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Ophthalmology. 2018 Mar;125(3):391-397. doi: 10.1016/j.ophtha.2017.09.008. Epub 2017 Oct 9.

Genetic Polymorphisms of CFH and ARMS2 Do Not Predict Response to Antioxidants and Zinc in Patients with Age-Related Macular Degeneration: Independent Statistical Evaluations of Data from the Age-Related Eye Disease Study.

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Department of Epidemiology and Biostatistics, Memorial Sloan Kettering Cancer Center, New York, New York.
Department of Biostatistics and Bioinformatics, Duke University, Durham, North Carolina.
Department of Bioinformatics and Computational Biology, MD Anderson Cancer Center, Houston, Texas.
Department of Epidemiology and Biostatistics, Memorial Sloan Kettering Cancer Center, New York, New York. Electronic address:



Considerable controversy has erupted in recent years regarding whether genotyping should be part of standard care for patients with age-related macular degeneration (AMD) who are being considered for treatment with antioxidants and zinc. We aimed to determine whether genotype predicts response to supplements in AMD.


Three separate statistical teams reanalyzed data derived from the Age-Related Eye Disease Study (AREDS), receiving data prepared by the AREDS investigators and, separately, data from investigators reporting findings that support the use of genotyping.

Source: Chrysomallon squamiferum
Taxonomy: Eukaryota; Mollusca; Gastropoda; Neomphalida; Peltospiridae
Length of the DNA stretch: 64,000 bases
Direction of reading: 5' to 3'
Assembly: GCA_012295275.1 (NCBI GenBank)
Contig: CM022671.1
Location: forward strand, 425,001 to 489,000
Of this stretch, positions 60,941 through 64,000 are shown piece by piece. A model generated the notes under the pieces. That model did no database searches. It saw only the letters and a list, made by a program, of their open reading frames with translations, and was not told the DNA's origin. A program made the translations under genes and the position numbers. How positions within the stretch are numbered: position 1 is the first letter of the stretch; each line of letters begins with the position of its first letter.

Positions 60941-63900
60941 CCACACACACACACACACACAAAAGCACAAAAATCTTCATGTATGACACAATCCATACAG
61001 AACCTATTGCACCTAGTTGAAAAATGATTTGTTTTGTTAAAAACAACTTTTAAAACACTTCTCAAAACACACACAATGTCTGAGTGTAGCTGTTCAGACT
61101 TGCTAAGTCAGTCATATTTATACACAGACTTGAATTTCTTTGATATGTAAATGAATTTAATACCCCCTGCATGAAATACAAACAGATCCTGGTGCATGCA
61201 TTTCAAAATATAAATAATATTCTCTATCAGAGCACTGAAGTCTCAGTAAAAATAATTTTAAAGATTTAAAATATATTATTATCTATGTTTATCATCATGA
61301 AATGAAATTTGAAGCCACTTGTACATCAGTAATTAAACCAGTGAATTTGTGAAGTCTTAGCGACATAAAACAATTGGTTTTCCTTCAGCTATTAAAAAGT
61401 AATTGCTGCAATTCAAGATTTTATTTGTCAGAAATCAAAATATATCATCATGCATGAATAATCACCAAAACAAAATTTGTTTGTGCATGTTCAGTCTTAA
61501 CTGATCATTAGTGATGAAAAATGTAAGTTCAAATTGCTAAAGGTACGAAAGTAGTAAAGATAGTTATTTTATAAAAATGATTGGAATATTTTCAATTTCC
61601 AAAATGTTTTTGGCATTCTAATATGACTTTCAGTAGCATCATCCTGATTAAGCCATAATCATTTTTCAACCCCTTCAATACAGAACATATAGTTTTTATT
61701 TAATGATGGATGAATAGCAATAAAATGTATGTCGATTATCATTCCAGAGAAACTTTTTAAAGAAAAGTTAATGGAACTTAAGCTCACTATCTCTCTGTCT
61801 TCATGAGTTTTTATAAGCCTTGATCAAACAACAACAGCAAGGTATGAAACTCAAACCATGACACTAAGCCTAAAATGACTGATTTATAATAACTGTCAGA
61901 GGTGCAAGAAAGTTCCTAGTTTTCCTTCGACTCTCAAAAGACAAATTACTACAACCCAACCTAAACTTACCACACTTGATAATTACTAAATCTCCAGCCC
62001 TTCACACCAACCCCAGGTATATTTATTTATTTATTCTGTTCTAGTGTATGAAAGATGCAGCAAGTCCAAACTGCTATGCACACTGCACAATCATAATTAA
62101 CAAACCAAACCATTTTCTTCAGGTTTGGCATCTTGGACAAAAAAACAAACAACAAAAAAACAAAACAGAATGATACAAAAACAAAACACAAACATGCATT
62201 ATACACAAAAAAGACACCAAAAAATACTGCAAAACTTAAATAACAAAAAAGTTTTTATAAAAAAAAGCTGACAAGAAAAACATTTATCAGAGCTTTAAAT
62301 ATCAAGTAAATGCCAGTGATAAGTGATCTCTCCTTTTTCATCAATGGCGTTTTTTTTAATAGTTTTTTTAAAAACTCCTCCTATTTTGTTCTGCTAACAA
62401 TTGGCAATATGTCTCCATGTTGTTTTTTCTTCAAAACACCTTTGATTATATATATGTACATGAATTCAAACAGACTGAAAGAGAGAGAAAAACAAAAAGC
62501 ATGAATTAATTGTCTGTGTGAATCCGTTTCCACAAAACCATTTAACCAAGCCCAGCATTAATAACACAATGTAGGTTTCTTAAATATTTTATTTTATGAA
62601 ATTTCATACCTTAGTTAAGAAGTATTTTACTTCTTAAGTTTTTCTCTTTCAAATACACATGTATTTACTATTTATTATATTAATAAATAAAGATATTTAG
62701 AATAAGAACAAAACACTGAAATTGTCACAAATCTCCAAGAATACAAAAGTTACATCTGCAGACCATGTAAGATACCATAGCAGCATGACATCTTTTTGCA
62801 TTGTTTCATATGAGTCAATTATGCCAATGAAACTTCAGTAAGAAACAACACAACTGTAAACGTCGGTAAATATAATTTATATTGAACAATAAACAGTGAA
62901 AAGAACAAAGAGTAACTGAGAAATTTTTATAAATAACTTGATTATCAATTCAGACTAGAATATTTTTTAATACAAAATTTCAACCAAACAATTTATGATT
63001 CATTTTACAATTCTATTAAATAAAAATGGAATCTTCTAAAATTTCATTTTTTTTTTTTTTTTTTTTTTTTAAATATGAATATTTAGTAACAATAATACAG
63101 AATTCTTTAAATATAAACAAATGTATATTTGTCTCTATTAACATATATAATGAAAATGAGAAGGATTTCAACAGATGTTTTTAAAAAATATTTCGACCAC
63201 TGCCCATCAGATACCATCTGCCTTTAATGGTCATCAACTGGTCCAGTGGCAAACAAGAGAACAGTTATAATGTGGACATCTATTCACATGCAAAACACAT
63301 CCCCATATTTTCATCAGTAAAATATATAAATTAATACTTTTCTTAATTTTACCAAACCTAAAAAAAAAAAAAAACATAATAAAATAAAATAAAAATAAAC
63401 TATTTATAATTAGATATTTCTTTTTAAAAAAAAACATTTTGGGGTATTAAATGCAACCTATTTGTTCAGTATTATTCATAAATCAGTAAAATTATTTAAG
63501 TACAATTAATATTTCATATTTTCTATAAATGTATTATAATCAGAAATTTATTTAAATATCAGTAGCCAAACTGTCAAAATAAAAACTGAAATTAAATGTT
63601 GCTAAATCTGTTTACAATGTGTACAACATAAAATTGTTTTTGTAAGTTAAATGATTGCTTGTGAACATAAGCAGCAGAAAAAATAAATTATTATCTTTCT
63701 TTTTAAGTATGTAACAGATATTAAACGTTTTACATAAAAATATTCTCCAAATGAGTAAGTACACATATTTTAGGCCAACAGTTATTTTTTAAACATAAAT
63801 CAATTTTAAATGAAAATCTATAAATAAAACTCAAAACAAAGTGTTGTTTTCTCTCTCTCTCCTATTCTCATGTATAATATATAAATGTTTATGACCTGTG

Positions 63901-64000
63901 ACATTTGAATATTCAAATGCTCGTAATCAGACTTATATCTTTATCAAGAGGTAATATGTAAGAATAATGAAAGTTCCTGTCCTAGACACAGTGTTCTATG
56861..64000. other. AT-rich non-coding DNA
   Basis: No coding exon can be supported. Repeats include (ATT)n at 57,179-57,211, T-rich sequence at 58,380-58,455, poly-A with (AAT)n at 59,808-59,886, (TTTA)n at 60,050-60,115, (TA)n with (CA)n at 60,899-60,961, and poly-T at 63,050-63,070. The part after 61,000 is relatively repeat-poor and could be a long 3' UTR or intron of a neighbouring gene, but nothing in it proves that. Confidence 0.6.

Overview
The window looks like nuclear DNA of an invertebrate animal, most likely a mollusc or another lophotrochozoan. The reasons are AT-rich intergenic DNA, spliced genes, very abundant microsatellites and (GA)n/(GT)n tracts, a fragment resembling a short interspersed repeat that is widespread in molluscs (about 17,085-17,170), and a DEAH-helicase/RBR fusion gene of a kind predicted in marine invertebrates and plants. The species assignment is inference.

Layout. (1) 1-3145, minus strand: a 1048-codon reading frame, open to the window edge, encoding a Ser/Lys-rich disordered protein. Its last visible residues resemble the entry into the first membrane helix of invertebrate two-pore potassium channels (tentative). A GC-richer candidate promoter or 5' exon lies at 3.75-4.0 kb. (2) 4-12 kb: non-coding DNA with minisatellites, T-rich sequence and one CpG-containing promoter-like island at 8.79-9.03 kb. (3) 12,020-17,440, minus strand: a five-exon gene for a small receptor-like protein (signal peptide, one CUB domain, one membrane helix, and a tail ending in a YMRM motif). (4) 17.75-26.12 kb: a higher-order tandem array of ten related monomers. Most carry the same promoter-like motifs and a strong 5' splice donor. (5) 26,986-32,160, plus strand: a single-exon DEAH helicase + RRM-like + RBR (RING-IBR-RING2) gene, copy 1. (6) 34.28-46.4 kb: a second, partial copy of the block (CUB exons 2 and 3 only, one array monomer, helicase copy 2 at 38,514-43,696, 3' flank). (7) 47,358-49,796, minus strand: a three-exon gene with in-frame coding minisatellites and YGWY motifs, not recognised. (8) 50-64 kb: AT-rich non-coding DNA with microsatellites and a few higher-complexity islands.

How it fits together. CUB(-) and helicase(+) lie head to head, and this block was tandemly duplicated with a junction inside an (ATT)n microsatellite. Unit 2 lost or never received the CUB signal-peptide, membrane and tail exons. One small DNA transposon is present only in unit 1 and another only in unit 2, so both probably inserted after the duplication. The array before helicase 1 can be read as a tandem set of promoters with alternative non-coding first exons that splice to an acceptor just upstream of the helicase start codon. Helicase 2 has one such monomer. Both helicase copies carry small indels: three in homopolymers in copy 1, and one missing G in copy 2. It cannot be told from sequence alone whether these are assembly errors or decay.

The population of interest was AREDS participants with AMD worse than category 1 and genotyping data available. Data from the 2 groups overlap imperfectly with respect to measurements made: the largest common set involved 879 participants for whom the same CFH and ARMS2 single nucleotide polymorphisms were measured by both groups.


Each team took a separate but complementary approach. One team focused on data concordance between conflicting studies. A second team focused on replicating the key claim of an interaction between genotype and treatment. The third team took a blank slate approach in attempting to find baseline predictors of treatment response.


Progression to advanced AMD.


We found errors in the data used to support the initial claim of genotype-treatment interaction. Although we found evidence that high-risk patients had more to gain from treatment, we were unable to replicate any genotype-treatment interactions after adjusting for multiple testing. We tested 1 genotype claim on an independent set of data, with negative results. Even if we assumed that interactions in fact did exist, we did not find evidence to support the claim that supplementation leads to a large increase in the risk of advanced AMD in some genotype subgroups.


Patients who meet criteria for supplements to prevent AMD progression should be offered zinc and antioxidants without consideration of genotype.

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